Tuesday, October 26, 2010

Skull and Crossbones; the macabre fashion shows no sign of dying

children's hoodie by "725 ORIGINALS"; photo SwF
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Give the blog a bone. As Halloween approaches, we are exposed to images of death and spirits on decorations and in illustrations. In the past, skeletons and skulls were traditional motifs of this holiday, along with owls, pumpkins, ghosts, and witches, but the skull motif seems less evocative of Halloween because we see it throughout the year.

In my book, wearing a skull and crossbones is associated with negative things such as 1) convicts, toothless pirates, and rebel outlaw biker gangs and, by association, organized crime and drugs, 2) nuclear and hazardous chemical waste, 3) a motif on tombstones and memorial monuments from the 15th to 18th century, 4) toxic household products such as drain cleaner or chlorine bleach, 5) Nazi SS regalia and medals. Skeleton chic seems to have arisen simultaneously with the current, insatiable taste for tattoos. Why, when there is so much violence, darkness and crime in the media and in entertainment such as video games and music, is it necessary to add a negative aspect to one’s daily presentation of self?

detail of a label of Recordsol Paint Thinner Poison showing skull and crossbones symbol, early 1990s; photo SwF

Earlier this year, I viewed television news coverage of people protesting against a Whitby, Ontario waste incineration facility. One person carried a large sign with the skull and crossbones symbol on it. In western culture, one becomes aware of this symbol from a very early age. Children see it associated with villains and evil as is seen in many Disney films and it has become shorthand for death or danger. The message that the skull on the protesters sign conveys is, “Incineration equals death," or, "Beware of toxic effects on our health.”

In a recent Canadian criminal trial, a father was convicted of murdering his young daughter. Entering the courtroom, he wore a grey sweat shirt with a very large skull motif on the chest. Amazing that none of the journalists covering the case commented on the irony of it. Certainly his solicitor wasn't dispensing any sartorial suggestions. Is it that the "numb skull" is now so ubiquitous we barely notice it, let alone make the association with toxic materials, death, or criminals?

The motif was first appropriated by Goths and then high stylers like Alexander McQueen. Subsequently it filtered into mainstream fashion, and went from being predominantly on male clothing and moving to young women's wear. It is now available from street market vendors as the least expensive, mass produced, Asian manufactured clothing. The last group to take up the bone head was the young; it now emblazons the clothes of toddlers to teens. Symbols of death, decadence and toxic dangers being worn by children is a disturbing trend. I don’t understand what is appealing about youth, our hope for tomorrow, wearing the skull and cross bone motif. Surely our future isn't that bleak.

In the 1960s and 1970s, young people wore daisies, yellow happy faces, and peace signs. Nowadays many of them wear tattoos, piercings, and skulls. What does this say about our culture? What does it say about parents who allow impressionable children to wear these subversive motifs? I suppose that in the development of the adolescent mind, I can understand the proclamation of independent thinking and a wish to assert identity, and independence; thus we see the edgy, rebellious trend of youth wearing skulls, smoking, and listening to antisocial music with profanities. But after half a decade, I cannot see that it still has the desired anti-establishment effect.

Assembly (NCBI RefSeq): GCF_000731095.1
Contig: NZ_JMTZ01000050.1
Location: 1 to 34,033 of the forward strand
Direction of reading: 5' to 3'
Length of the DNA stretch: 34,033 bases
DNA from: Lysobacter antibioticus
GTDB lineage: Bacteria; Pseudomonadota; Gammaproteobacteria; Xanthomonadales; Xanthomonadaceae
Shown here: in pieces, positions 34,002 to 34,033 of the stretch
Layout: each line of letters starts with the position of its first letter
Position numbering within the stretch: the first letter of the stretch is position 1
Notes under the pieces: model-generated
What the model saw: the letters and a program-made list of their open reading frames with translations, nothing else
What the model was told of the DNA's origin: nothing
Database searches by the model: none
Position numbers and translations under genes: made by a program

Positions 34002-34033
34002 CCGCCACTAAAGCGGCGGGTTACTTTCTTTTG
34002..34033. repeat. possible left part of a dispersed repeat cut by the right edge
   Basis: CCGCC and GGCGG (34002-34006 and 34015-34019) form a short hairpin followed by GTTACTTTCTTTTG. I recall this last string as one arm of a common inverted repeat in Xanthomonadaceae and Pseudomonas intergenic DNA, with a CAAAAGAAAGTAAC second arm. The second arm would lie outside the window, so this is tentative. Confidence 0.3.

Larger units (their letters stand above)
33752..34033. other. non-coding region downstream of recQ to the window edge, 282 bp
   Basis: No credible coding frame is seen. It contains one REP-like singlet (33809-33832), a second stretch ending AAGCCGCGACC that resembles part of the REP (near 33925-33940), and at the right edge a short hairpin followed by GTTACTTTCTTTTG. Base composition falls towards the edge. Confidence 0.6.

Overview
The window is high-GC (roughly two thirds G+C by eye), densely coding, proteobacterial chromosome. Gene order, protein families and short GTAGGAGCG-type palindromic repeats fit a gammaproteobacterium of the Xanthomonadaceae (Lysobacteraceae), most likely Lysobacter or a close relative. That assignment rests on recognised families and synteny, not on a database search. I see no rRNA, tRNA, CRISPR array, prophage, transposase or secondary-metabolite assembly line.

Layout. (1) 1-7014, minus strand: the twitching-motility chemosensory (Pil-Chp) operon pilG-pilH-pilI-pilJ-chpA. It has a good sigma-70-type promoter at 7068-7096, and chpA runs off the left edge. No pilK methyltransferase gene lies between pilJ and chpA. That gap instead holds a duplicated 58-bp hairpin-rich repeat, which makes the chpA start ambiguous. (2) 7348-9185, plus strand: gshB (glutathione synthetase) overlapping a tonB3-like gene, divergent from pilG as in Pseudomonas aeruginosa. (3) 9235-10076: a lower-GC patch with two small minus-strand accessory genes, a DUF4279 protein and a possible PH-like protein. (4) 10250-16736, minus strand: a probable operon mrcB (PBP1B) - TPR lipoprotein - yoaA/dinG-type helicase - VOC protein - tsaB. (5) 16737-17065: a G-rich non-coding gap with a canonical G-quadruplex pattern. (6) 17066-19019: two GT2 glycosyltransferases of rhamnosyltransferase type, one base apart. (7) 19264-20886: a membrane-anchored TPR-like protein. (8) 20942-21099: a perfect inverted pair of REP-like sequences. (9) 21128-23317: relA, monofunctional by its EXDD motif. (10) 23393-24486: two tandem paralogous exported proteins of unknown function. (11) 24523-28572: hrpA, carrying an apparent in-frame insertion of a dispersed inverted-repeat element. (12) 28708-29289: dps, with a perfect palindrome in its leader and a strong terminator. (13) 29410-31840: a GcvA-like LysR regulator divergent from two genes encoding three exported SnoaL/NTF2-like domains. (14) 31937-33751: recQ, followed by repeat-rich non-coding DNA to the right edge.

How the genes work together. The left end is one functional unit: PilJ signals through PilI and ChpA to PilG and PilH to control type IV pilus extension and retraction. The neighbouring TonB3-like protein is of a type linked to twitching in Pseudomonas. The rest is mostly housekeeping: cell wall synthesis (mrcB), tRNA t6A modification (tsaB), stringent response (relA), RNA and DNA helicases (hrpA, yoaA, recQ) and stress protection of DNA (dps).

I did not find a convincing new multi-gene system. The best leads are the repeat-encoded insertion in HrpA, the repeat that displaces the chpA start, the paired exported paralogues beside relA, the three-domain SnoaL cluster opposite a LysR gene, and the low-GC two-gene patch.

For the past few years, the skull and cross bone motif has been seen in various forms in fashion. When I was in Paris two years ago, I visited the Dior Joaillarie Boutiques on Place Vendôme and on Avenue Montaigne. I was surprised, actually I was disappointed, to see that talented Dior (formerly Chanel) jewellery designer Victoire de Castellane has included pieces with jeweled skulls in the Dior precious jewelry collection. Considering that Dior is associated with refinement, quality, and taste, and is the paragon of Paris couture, I was perplexed by this inclusion. If it was intended to shock and surprise, I don't think that any fashion feathers were ruffled, although for me it would certainly detract from the grace and prestige of Dior.

Tête de mort” pendants/charms(☠), Dior Joaillerie design, 2004, by Victoire de Castellane detail from a child's hoodie by "725 ORIGINALS", photo SwF

As the motif becomes more and more familiar, and loses shock value, I wonder if it will take on a different, less sinister aspect, somewhat like the skull and skeletons one sees everywhere in the Mexican Dia de los Muertos celebrations


  1. yes, I think the pre-conception of the motif has now lost some of its meaning and has become a mainstream symbol to be exploited to see how much money acn be made out of it.

    I must admidt that in my childhood we had a rather naive few of the motif, as it invariable represented pirates and buried treasure. The actual images used in the childrens books etc were very graphic and almost cartoon like which somehow sanitised the meaning.

    Now as you say images are more grotesque and now mean a lot of different things to different people.

  2. I think a lot of this started with Anne Rice's Interview with the Vampire and The Vampire Chronicles. Your story about Dior is interesting - how is it that high fashion aspires to be low-brow?